ATHENS, Greece (AP) — U.S. Secretary of State Hillary Rodham Clinton has “the highest hopes” for an American victory in Sunday night’s Women’s World Cup final against Japan, a match at which her daughter, Chelsea, is part of the official U.S. delegation.
“Go USA,” Clinton shouted at the end of a news conference with the Greek foreign minister in Athens.
In Washington, President Barack Obama joined in with a tweet to the team Sunday morning: “Sorry I can’t be there to see you play, but I’ll be cheering you on from here. Let’s go. — BO.”
Although Clinton is visiting nearby Greece, she won’t be able to attend the match herself in Frankfurt, Germany with Chelsea and Vice President Joe Biden’s wife, Jill, but she said she’ll be watching on television and cheering the team on.
“I am going to be watching. I’m so excited,” she told reporters. “I am so proud of the U.S. women. Dr. Biden is there and my daughter was asked to accompany her. So we have a really good cheering section and I’ve just got the highest hopes that this great team, which has such resilience, will be coming back and winning for the U.S.”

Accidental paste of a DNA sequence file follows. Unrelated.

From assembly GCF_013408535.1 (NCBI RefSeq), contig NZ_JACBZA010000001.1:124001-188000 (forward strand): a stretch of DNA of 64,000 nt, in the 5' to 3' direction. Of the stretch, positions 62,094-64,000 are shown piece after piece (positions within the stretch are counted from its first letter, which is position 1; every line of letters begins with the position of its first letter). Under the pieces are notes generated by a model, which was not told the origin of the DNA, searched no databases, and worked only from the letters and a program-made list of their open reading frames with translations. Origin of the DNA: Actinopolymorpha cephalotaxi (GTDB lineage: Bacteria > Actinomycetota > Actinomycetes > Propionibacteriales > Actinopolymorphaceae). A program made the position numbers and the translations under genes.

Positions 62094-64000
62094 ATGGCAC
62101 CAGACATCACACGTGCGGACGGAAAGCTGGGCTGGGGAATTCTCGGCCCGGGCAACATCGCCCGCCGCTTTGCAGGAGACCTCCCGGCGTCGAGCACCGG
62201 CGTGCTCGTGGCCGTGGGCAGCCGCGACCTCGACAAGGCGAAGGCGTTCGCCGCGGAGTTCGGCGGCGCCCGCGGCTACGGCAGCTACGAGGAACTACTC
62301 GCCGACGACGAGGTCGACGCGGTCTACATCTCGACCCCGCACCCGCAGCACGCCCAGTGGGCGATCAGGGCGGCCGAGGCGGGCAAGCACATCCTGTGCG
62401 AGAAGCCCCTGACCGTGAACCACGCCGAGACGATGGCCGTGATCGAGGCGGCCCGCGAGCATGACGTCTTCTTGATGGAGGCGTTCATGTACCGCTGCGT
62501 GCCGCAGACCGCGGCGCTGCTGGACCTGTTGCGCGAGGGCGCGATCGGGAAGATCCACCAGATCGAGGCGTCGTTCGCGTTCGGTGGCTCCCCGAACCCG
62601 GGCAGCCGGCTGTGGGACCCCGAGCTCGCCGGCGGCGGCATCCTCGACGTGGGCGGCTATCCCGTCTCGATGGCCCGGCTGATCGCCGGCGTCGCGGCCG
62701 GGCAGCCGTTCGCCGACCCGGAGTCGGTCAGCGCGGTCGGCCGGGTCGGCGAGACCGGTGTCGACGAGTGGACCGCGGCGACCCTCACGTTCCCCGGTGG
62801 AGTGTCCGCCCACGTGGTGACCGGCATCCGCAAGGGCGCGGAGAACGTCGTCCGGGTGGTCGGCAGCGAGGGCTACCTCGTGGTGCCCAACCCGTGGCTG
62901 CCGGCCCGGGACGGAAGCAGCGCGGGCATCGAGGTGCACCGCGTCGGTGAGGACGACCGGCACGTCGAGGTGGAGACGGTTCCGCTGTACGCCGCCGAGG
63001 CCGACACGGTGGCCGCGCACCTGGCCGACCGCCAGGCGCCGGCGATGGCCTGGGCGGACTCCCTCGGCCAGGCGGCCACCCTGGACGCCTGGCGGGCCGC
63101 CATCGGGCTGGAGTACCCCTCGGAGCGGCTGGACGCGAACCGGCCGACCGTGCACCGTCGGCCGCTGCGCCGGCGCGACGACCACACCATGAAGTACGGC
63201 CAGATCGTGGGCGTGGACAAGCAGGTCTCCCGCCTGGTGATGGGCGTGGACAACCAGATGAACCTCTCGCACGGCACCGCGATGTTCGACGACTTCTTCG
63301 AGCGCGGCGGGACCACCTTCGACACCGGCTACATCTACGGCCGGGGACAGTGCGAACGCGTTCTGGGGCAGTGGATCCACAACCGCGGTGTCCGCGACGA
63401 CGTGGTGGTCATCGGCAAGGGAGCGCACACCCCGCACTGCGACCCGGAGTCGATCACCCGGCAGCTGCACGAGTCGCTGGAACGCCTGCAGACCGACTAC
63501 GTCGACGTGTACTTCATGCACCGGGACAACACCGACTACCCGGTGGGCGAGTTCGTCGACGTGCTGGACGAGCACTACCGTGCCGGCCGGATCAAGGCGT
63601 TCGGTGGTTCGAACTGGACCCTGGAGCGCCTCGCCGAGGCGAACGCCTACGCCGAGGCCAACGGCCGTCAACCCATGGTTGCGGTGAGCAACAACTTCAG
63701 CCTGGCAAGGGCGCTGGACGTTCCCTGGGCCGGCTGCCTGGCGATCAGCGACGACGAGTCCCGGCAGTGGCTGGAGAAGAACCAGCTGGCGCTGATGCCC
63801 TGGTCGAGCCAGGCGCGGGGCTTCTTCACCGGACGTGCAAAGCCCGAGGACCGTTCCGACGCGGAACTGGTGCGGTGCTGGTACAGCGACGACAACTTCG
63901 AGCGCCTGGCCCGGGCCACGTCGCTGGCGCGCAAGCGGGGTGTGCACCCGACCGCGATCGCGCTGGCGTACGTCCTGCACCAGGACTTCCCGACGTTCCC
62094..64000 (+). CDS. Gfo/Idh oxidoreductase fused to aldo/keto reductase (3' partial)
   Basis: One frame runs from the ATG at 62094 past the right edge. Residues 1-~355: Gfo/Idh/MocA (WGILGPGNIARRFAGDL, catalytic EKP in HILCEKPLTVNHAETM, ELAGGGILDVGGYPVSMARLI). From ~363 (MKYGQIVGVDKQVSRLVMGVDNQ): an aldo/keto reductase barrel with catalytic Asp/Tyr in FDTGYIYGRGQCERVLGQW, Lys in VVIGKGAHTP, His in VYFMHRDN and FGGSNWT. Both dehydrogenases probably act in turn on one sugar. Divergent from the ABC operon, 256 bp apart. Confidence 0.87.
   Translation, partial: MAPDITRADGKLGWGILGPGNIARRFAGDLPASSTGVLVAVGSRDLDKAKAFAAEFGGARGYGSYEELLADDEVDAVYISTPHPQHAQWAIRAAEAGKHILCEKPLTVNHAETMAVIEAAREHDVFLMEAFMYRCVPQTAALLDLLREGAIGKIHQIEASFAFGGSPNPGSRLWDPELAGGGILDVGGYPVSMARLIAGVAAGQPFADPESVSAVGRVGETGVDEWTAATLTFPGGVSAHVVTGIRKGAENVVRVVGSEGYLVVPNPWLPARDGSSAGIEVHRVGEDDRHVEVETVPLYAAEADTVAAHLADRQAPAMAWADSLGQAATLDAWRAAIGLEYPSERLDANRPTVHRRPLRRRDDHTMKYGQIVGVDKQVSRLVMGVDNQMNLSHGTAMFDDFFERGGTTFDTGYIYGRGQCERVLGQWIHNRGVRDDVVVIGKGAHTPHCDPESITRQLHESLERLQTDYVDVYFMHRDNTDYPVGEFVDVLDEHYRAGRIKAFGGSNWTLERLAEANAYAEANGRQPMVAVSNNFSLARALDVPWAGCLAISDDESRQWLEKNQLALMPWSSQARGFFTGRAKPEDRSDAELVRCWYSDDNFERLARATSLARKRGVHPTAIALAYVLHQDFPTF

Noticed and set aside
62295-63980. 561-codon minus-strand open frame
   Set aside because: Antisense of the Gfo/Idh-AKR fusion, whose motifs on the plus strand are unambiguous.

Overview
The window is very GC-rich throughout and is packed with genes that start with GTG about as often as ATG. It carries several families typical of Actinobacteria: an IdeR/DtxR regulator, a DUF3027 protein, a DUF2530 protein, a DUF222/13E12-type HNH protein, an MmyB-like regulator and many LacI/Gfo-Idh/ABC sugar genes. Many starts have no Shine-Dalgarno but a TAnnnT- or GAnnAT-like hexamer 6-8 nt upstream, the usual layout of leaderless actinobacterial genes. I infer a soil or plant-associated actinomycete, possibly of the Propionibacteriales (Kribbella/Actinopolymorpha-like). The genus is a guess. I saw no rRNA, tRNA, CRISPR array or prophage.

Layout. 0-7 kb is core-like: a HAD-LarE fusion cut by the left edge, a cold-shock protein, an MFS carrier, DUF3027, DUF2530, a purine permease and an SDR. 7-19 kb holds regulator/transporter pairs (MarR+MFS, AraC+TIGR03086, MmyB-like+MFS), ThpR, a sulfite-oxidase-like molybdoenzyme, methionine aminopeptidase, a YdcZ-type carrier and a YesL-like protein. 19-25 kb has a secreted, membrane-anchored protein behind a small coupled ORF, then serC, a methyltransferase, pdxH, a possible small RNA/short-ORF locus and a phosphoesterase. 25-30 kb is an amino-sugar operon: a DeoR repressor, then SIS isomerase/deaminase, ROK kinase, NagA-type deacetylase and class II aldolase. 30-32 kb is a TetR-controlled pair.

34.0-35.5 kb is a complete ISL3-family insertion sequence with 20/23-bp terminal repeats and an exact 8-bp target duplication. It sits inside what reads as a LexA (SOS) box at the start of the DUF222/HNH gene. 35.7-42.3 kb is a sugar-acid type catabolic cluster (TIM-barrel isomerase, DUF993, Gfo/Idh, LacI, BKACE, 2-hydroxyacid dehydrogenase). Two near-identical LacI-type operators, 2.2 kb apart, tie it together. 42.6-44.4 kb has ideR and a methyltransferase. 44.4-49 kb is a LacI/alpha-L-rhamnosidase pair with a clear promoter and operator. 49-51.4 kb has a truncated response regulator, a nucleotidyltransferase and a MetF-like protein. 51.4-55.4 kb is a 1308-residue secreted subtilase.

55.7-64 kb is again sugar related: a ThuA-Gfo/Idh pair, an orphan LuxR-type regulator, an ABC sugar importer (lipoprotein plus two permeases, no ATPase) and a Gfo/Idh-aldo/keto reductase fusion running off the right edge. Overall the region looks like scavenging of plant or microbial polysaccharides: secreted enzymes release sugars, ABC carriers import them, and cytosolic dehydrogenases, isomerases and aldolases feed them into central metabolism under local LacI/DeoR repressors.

Clinton called the players to wish them luck, telling them over a speakerphone during their pre-game meal that her own good luck charm — her daughter — would be with them. She also told the team that she was placing a bet on the match with her Japanese counterpart.
The former first lady and senator is a passionate supporter of women’s and girls’ sport and education and has in her current position highlighted their importance to development and economic success.
The top-ranked U.S. women’s team will be playing for its third World Cup championship in the game after a riveting road to the final that included a breathtaking come-from-behind victory on penalty kicks over Brazil. Clinton said she and her husband, former President Bill Clinton, watched that match and were thrilled.
“The game that they played against Brazil which Bill and I watched on the Internet was one of the best football soccer games I’ve ever seen,” she told reporters.